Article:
IMG_5322.JPG
This has horrible white balance. It is very yellow.
IMG_5325.JPG
This is white balance corrected.
IMG_5326.JPG
This is out of focus.
IMG_5327.JPG
This is in focus. Notice the detail that was hidden in the out of focus shot.
IMG_5328.JPG
This is underexposed. There is not enough light getting to the image.
IMG_5329.JPG
This is properly exposed. As you notice it is much easier to see.
No Flash.JPG
On-Board.JPG
Diffuser.JPG
Bounce.JPG
Last edited by rcman50166 on Tue Dec 01, 2009 10:03 am, edited 1 time in total.
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Unread postAuthor: jackssmirkingrevenge » Sun Nov 15, 2009 2:25 pm

Excellent little write up and I couldn't agree more, especially on this point:

Don't be afraid to crop your photos. They centralize the subject and make it obvious what you are taking a photo of.


No one is interested in your pets, underwear or feet :)
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Unread postAuthor: Rokmonkey » Sun Nov 15, 2009 2:32 pm

The guidelines sound simple, but getting the appropriate light and white balance can be difficult, and only goes up with the fancier cameras.

If you use Point and Shoot cameras, auto-focus and flash are your best friends.
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Unread postAuthor: rcman50166 » Sun Nov 15, 2009 2:41 pm

Rokmonkey wrote:The guidelines sound simple, but getting the appropriate light and white balance can be difficult, and only goes up with the fancier cameras.

If you use Point and Shoot cameras, auto-focus and flash are your best friends.


I knew someone was going to bring that up. However, the camera I used for this demo was a point and shoot. A Canon SX10 IS.

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Unread postAuthor: btrettel » Sun Nov 15, 2009 2:48 pm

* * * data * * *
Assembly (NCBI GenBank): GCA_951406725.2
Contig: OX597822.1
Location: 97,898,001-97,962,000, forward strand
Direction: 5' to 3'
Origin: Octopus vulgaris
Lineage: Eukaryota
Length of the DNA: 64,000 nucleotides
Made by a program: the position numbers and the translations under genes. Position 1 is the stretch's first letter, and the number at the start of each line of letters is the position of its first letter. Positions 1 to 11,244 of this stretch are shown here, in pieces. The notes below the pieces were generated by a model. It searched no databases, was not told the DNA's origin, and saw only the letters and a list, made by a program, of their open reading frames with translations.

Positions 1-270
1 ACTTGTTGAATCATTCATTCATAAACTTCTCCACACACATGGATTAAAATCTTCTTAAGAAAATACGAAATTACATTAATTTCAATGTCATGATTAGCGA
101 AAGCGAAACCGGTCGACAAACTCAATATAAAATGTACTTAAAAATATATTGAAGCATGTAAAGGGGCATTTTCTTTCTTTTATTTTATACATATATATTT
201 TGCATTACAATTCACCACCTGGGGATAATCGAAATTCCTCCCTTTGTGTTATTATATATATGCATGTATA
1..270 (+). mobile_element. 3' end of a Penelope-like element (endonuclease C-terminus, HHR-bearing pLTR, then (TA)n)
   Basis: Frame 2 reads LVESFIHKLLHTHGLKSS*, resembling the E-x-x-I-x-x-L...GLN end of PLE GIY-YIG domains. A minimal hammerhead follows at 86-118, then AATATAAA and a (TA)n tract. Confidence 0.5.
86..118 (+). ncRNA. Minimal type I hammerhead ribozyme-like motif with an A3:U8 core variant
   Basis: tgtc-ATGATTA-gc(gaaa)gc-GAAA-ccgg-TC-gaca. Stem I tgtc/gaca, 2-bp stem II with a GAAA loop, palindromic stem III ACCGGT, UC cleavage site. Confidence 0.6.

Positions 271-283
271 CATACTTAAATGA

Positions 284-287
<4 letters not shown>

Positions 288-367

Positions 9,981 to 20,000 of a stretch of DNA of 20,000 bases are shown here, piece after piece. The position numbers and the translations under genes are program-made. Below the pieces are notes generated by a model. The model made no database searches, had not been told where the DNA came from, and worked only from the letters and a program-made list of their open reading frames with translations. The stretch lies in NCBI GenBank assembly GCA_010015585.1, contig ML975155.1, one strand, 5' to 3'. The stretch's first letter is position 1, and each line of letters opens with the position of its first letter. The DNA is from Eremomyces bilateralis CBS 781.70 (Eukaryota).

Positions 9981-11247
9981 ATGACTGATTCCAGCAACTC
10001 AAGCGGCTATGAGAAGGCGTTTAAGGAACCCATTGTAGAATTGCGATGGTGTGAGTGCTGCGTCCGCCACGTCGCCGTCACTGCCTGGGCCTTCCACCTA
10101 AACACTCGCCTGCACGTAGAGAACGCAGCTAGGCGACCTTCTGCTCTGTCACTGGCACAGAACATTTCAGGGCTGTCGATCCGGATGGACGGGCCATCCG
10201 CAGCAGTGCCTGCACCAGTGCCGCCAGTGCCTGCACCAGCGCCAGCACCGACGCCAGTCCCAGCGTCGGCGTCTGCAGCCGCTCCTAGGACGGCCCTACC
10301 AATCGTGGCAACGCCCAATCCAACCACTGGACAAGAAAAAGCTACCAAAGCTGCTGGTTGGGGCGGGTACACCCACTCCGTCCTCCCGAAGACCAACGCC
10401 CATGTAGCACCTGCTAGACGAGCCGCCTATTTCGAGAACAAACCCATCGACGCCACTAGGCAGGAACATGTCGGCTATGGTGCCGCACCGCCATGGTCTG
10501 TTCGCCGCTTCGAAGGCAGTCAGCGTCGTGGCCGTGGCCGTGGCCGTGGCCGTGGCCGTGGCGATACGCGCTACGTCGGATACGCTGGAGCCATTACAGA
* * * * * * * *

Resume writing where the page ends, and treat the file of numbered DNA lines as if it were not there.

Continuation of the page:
A very necessary guide! Thank you.

While we're nitpicking, avoid "flash burn" like in the last photo if possible. If you don't know what I'm talking about, look at the space bar. That spot is supposed to be black. This photo isn't the best example of when the flash causes problems but you should get the picture.

Often you do have to get close with the flash and the lighting is inadequate, so this can't always be avoided, but I usually try photos with and without flash anyway to see if it'll make much of a difference. If you can take a second photo and you think it might come out better, always try it.
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Unread postAuthor: rcman50166 » Sun Nov 15, 2009 2:55 pm

btrettel wrote:A very necessary guide! Thank you.

While we're nitpicking, avoid "flash burn" like in the last photo if possible. If you don't know what I'm talking about, look at the space bar. That spot is supposed to be black. This photo isn't the best example of when the flash causes problems but you should get the picture.

Often you do have to get close with the flash and the lighting is inadequate, so this can't always be avoided, but I usually try photos with and without flash anyway to see if it'll make much of a difference.


I did not use flash in any of the photos taken in the demo. As the professionals say, the on board flash should never be touched! There is an obvious exception for those with simple point and shoots however.
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IMG_5337.JPG
Here is the semi-professional hot-shoe bounce light
IMG_5339.JPG
Here is the built in flash
Last edited by rcman50166 on Sun Nov 15, 2009 3:04 pm, edited 2 times in total.
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Unread postAuthor: btrettel » Sun Nov 15, 2009 2:58 pm

I should have checked the other photo--the overexposed part exists in both. Thanks for pointing that out. Either way, it's another thing to keep in mind.
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Unread postAuthor: Ragnarok » Sun Nov 15, 2009 6:42 pm

I wrote something similar for another forum a while back, but with a slightly different focus (pun intended).

If you think the pictures on this site are the "worst [you] have ever seen", imagine that people are similarly clueless about photography, but instead of taking pictures of spudguns, they're taking pictures of two inch tall miniatures...

... and you'll probably get a headache simply by imagining the out of focus pictures.

My own recommendations there included having the camera set back from the model and using the zoom, because it meant the depth of field was longer than taking the same photo close up. (Also, some macro modes can't focus at some of the distances that would normally be needed.)

Also, using a stand for the camera and the timer mode - which results in a completely still camera for the shot, so no blurring because the camera's jittering.

Perhaps those two aren't so appropriate here, but still useful for the right photos.